A single population of a rare hammer orchid species known as a master of sexual deception appears to have recently evolved to seduce a new and wider-spread species of impressionable male wasps.
The kneeling hammer orchid (Drakaea concolor) emits chemicals that mimic the sex pheromones produced by female wasps—a ruse to trick unsuspecting male wasps of a particular species into visiting its flowers in an attempt to get lucky.
In the process the wasp unwittingly picks up pollen which it later transfers to other flowers for pollination.
Australian National University post doctoral research fellow Ryan Phillips studied populations of the orchid in different WA locations including in the Mid West to understand which species of wasp they attract for pollination.
By moving orchid flowers from different geographical locations to wasp-rich sites he could work out which orchid populations attracted which type of wasp.
The task was made simpler by the extremely strong lure of the orchid's pheromone-mimicking chemical—an attractant which entices wasps within minutes, while some enthusiastic studs were sometimes attracted within mere seconds.
"In one case I was sitting at some traffic lights in Bunbury with another species of hammer orchid on the passenger seat and had a wasp fly in the window and start trying to make love to the flower!" Dr Phillip says.
Dr Phillip's study revealed that the orchid from a Kalbarri population attracted a rare and poorly known wasp species.
Should the rare wasp populations flounder, so too would the orchid species.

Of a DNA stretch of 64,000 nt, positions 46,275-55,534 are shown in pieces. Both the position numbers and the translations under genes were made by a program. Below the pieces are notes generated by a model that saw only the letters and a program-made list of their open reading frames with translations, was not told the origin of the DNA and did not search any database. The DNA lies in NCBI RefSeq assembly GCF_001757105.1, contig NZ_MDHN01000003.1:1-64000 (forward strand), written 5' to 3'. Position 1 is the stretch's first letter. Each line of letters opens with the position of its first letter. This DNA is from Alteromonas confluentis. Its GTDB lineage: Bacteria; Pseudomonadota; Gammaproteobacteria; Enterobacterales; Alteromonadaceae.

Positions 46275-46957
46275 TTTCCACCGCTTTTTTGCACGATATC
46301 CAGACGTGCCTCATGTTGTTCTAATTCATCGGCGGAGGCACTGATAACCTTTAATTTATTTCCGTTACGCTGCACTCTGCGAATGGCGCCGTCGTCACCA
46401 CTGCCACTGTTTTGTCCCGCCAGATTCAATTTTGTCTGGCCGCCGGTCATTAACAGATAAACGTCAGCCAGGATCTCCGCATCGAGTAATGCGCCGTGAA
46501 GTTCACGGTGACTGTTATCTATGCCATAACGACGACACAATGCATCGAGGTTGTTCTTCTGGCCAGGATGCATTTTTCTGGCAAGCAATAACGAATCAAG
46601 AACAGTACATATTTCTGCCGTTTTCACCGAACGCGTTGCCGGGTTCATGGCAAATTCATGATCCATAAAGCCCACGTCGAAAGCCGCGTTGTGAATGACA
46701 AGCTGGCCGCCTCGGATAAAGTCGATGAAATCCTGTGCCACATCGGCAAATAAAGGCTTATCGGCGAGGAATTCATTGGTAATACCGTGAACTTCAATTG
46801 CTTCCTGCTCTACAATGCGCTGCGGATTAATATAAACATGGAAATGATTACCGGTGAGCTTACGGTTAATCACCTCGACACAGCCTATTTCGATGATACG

However, a small population of the orchid near Northampton attracted both this rare species and a second far more common wasp species, which was previously unknown to science.
While the widespread wasp species was also present in Kalbarri, the orchids there failed to attract it.
This begged the question, had the Northampton population evolved to attract the more common wasp species?
"The expectation with plants with geographic variation is that they'll adapt to attract the most effective pollinator—usually the most common one," Dr Phillips says.
"While this happened at Northampton, in Kalbarri we had the opposite situation—the rare orchid population is attracting the rare wasp species."
Dr Phillips says such a situation suggests the Northampton population has experienced gene mutation which has enabled it to produce a chemical that also attracts a more reliable pollinator.
The fact that the Kalbarri population has not yet developed in such a way suggests the Northampton population adaptation has occurred in relatively recent evolutionary times.
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